- I also find it hilarious that Trump is acting like the new NAFTA or whatever the hell they call it is some major achievement. After calling NAFTA the worst deal in human history, his people signed on to something that is a relatively minor tweak. While it is possible that some of the new provisions could bring some manufacturing and jobs back to the United States, there is also the possibility of unintended consequences. If car companies don't want to follow the rules of paying workers $16 an hour or having 75% of car parts made in North America, they might just go all in on China and eat the tariffs. The fundamental problem with reworking trade deals or imposing new tariffs is that they threaten to disrupt well-established supply chains and trade networks. And many companies may simply conclude that changing how they do things significantly is not worth the cost. (And on a side note, it is kind of funny that Trump thinks it is a good idea to impose a higher minimum wage on car companies that manufacture in North America. Aren't high minimum wages bad for business?)
- I don't know what is going to happen in the upcoming midterm election. Polling seems to favor Democrats, but if pollsters always knew what they were doing, then Hilary Clinton would be President. Even if national polls are to be believed, Democrats face a few problems. In the Senate, there are more Democratic senators trying to hold on to seats than Republicans, largely because Democrats did well in 2012 elections. In the House, Republicans have benefited since 2010 when Republicans did very well in state elections and therefore had more control of redistricting. So if I have to venture a guess, I would say that the margin of victory for control of both the House and Senate will be close, and I can envision either party having control of one or both houses of Congress. I have this nagging feeling, however, that Republicans will barely hold on to both. The 2020 elections at all levels of government are going to be more important anyway. That will be a census year, and if the Democrats can find anyone who is a remotely decent presidential candidate, and if Trump is still alive by then, they should be able to get the White House back. Maybe if Democrats pull their heads out of their collective asses, they can also do better at the state level than in 2010.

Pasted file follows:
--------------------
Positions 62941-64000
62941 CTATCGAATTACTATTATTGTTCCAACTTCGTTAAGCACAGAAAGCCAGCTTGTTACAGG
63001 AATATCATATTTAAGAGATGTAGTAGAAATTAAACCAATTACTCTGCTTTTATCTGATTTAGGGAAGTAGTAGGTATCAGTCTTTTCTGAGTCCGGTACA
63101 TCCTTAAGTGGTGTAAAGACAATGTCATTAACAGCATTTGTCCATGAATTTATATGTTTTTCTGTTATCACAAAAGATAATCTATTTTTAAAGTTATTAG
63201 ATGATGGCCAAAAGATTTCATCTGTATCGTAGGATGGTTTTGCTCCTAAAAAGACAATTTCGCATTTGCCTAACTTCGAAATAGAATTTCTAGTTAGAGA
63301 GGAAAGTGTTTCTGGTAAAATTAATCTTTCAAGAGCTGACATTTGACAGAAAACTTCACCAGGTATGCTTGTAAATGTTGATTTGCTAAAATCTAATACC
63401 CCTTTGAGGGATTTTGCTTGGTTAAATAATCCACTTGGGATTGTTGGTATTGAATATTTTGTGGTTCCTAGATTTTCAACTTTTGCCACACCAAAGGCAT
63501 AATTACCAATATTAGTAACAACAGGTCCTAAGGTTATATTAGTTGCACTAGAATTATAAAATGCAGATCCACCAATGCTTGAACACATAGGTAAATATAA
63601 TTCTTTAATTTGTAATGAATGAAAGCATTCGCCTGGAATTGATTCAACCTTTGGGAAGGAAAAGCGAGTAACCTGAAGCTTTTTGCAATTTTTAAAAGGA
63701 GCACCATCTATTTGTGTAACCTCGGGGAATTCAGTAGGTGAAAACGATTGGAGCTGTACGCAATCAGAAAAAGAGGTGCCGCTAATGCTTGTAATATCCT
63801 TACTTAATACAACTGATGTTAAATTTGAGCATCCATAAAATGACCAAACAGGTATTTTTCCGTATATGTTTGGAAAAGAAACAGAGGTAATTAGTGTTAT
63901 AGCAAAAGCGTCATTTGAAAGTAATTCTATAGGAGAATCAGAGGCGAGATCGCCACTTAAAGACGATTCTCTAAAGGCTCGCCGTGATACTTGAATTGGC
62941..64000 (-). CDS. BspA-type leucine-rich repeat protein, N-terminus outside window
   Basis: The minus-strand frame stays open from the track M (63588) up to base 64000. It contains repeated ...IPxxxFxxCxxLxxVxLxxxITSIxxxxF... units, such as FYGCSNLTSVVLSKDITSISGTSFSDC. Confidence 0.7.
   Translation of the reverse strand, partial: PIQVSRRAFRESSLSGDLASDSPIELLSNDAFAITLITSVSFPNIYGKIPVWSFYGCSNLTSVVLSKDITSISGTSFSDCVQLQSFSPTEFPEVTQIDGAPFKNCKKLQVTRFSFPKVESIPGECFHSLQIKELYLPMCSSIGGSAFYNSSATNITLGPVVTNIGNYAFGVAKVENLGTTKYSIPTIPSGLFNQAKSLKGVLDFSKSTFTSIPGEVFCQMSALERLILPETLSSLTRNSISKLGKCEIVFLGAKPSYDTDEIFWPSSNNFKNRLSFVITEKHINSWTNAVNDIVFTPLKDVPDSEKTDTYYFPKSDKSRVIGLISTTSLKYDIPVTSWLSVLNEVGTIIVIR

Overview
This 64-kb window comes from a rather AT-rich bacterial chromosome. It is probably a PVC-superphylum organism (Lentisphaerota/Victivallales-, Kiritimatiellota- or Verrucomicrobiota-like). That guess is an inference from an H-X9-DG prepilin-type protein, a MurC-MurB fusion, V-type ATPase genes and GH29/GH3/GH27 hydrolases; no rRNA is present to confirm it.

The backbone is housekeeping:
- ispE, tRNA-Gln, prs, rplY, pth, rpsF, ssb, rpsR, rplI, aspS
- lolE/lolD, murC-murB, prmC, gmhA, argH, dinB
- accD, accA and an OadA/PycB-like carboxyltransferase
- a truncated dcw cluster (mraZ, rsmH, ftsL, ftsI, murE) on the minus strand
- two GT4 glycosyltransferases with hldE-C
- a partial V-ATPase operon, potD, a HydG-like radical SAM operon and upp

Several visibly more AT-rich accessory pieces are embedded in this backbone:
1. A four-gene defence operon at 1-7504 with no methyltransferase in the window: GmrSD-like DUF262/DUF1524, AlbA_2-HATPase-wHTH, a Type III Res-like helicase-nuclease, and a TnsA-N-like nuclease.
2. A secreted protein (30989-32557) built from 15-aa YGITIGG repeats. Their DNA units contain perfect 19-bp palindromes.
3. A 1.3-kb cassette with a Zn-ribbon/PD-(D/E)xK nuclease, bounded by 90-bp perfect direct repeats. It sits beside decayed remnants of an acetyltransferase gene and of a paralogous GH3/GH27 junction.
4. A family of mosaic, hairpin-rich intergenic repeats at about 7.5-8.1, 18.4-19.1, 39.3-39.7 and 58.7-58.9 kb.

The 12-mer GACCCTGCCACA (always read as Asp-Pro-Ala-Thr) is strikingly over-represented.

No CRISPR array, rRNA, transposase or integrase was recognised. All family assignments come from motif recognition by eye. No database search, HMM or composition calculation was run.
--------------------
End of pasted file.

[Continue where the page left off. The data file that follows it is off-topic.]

- If the Republicans had a normal president, they would probably be in very good shape right now for the midterms. The economic numbers are really good, which feeds the Republican narrative that their policies are good for the economy. (They hope that people have long forgotten the economic state of the country at the end of George W. Bush's "pro-business" presidency.) Donald Trump, however, is not a normal president, and the fact that his party might do badly during an economic boom is an indication of how much he is a drag on the Republican Party. Over the long haul, I suspect that Republicans will rue the day that they became the party of Trump.
- Needless to say, the Mueller investigation has gone on for a long time, but I can understand why. I suspect that Mueller already has a pretty good idea about whether or not Trump and his campaign colluded with Russia. He may even know some things about other skeletons in Trump's huge, amazing closet. But Mueller also knows that if he announces that Trump is guilty of collusion or anything else, the evidence must be overwhelming. Trump's loyal drones are not going to believe any accusations against their hero, and liberals are going to keep hating Trump no matter what Mueller might conclude. The trick is swaying the political independents who determine which way general public opinion sways. But if people are hoping that the Mueller investigation will lead to Trump's impeachment, it may already be too late. If Republicans hold on to the House, Trump is not going to be impeached regardless of what Mueller concludes. And even if Democrats get a majority in the House and vote to impeach Trump, they will not have the votes in the Senate to toss him from office. As Trump has said in the past, he could be caught on video shooting someone and his supporters would still stick with him. Based on what I have seen over the past few years, he is probably right.